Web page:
Cloud Computing: Google, Apple Mobile Ad War Makes for Engaging Drama
Google, Apple Mobile Ad War Makes for Engaging Drama
by Clint Boulton
Google Offers to Buy AdMob
Google bid to buy AdMob Nov. 9, 2009, for $750 million, a move that would give Google the leading provider of ads that run in iPhone applications.
Google Bites Apple
What few people knew at the time was that Google actually outbid Apple for AdMob's hand. The New York Times said Apple only offered $600 million and didn't close the deal in time. Apple CEO Steve Jobs later confirmed this.
Trouble with AdMob
While poaching AdMob from Apple was a smooth move by Google, its bid was completely on the rocks thanks to an inquiry from the FTC, which believed an acquisition of AdMob would give Google too much power in the mobile ad market. Specifically, the agency feared it would duplicate its dominant desktop ad position on mobile phones. Mobile ad experts at Jumptap, Millennial Media and Greystripe spoke out in support of Google, perhaps hoping to get picked by the newly spurned Apple.
Apple Buys Quattro Wireless
With Google's deal with AdMob in limbo thanks to the FTC inquiry, Apple acquired mobile ad provider Quattro Wireless in January for $275 million. This clued the public into Apple's plans for providing advertising on the iPhone.
FTC Chats with Google Rivals
The FTC pursued its investigation of Google's AdMob bid by calling up rivals of Google and asking what the impact would be of such a deal on the mobile ad market.
Apple to Dump Google for Bing?
With Google and Apple arming themselves with mobile ad firepower, rumors surfaced in January that Apple would dump Google for Microsoft Bing as the default search engine. This rumor came and went three times (also in April and May) before Jobs quashed it at the D8 conference earlier this month.
Apple Introduces iAd
At an event to prepare the world for Apple's future work, Jobs unveiled iAd, the ad platform designed to help Apple help its developers make money by injecting ads within their applications. Again, no clearance appeared in sight for the Google-AdMob deal, casting doubt on Google's mobile ad future.
FTC Takes Aim at Googles AdMob Deal
Things began to heat up in May. The FTC was reportedly set to sue Google to block its proposed purchase of AdMob. Application developers and bloggers railed against the FTC for their clear ignorance of the mobile ad market. Google argued that the market had significant competition to thrive.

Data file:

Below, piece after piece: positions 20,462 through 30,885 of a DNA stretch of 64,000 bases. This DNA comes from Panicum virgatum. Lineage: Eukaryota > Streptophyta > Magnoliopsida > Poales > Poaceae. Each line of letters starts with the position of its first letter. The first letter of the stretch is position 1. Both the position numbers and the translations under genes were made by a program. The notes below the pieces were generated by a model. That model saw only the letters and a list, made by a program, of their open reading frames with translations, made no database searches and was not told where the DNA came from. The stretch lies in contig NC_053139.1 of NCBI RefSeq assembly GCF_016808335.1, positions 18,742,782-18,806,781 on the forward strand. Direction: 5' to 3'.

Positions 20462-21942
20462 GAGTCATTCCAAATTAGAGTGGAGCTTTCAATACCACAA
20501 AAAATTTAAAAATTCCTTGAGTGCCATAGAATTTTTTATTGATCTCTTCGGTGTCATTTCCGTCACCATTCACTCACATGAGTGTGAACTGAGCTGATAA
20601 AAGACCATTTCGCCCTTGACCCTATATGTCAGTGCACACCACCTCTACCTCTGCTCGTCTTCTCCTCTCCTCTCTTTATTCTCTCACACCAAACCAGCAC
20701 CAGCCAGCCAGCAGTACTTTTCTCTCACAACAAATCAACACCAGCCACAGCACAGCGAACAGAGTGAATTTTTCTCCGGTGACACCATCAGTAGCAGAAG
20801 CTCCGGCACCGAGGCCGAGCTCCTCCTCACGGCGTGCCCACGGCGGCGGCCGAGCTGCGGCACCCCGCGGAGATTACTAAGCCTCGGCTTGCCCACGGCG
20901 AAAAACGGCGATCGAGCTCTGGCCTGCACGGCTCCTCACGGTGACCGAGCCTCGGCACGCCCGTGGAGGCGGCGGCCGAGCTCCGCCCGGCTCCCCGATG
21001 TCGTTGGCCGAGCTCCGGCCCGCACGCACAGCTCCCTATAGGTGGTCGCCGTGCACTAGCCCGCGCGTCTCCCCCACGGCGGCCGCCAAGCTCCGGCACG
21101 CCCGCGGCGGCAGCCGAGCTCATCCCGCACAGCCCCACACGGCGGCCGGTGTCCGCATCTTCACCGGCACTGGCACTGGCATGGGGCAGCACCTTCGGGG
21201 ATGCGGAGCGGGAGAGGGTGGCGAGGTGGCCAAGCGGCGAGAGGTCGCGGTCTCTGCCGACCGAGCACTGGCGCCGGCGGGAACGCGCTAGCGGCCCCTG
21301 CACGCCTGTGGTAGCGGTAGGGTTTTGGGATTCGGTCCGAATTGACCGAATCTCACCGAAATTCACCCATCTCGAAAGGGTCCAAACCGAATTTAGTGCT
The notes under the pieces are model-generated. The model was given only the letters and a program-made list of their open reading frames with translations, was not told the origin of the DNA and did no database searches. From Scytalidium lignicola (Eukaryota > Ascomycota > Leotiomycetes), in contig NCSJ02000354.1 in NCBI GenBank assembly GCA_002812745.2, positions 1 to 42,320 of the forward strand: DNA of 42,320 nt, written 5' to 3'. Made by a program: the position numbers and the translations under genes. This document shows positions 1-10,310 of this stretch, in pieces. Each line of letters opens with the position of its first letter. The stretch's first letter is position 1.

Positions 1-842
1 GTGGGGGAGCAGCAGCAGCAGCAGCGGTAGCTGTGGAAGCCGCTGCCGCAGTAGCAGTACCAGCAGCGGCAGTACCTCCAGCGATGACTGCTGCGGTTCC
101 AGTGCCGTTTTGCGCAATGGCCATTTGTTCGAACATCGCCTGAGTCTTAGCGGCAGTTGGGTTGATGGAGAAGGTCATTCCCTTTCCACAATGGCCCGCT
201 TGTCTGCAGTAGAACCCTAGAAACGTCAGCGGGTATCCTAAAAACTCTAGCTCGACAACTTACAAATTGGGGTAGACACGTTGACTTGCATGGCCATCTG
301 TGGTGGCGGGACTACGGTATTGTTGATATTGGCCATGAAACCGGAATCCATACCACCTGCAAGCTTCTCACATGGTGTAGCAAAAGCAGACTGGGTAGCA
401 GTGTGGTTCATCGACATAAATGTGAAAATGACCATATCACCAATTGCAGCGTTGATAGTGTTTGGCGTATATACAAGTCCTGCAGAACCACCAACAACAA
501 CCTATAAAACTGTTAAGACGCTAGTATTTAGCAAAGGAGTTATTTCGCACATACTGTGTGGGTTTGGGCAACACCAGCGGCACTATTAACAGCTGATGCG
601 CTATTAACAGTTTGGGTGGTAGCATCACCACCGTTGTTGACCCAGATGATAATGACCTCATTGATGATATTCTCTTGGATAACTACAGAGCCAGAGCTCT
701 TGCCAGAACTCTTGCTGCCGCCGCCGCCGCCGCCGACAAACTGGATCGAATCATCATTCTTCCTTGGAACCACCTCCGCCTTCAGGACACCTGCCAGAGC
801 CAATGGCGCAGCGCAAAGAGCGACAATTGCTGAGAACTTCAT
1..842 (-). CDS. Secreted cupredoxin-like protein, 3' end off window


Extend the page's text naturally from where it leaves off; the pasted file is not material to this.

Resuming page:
FTC Comes to Its Senses
Something got through to the FTC. On May 22, more than six months after Google agreed to buy AdMob, the FTC unanimously agreed to close its investigation of Google's deal for AdMob. Ironically, after looking into iAd, the agency argued Apple presented a strong challenge to Google. "As a result of Apple's entry [into the market], AdMob's success to date on the iPhone platform is unlikely to be an accurate predictor of AdMob's competitive significance going forward, whether AdMob is owned by Google or not." Google closed the deal May 28.
Apple Formally Introduces iAd
In concert with the unveiling iPhone 4, Jobs and Apple introduced iAd June 7 at the Apple Worldwide Developers Conference. Jobs said advertisers have committed to $60 million worth of ads for the iAd platform, which launches July 1 to run on iPhone 4.
Important Clues Appear in iPhone iOS Developer Agreement
Bloggers discovered language in the revised iPhone operating system's developer terms of service that indicated iPhone developers would not be able to collect data without users' consent and sell the data to advertisers that are owned by a distributor or developer of mobile devices. That includes AdMob, Google and others. AdMob founder Omar Hamoui complained aloud. The FTC is reportedly looking into Apple's practices in the mobile ad market for possible transgressions against Google and Adobe's Flash technology. Capitol Hill is reportedly interested in both Google and Apple for their competitive ways.
Whats at Stake in Mobile Ad Market
There is a lot at stake in the mobile ad market, which provides another way for Internet companies to make money from software used on smartphones. Apple's iPhone OS market share nearly triples that of Google's Android platform, Nielsen said. Quantcast said June 14 that the Android browser's share on mobile phones has increased 12.2 percent and is now used by one in five mobile Web users in North America.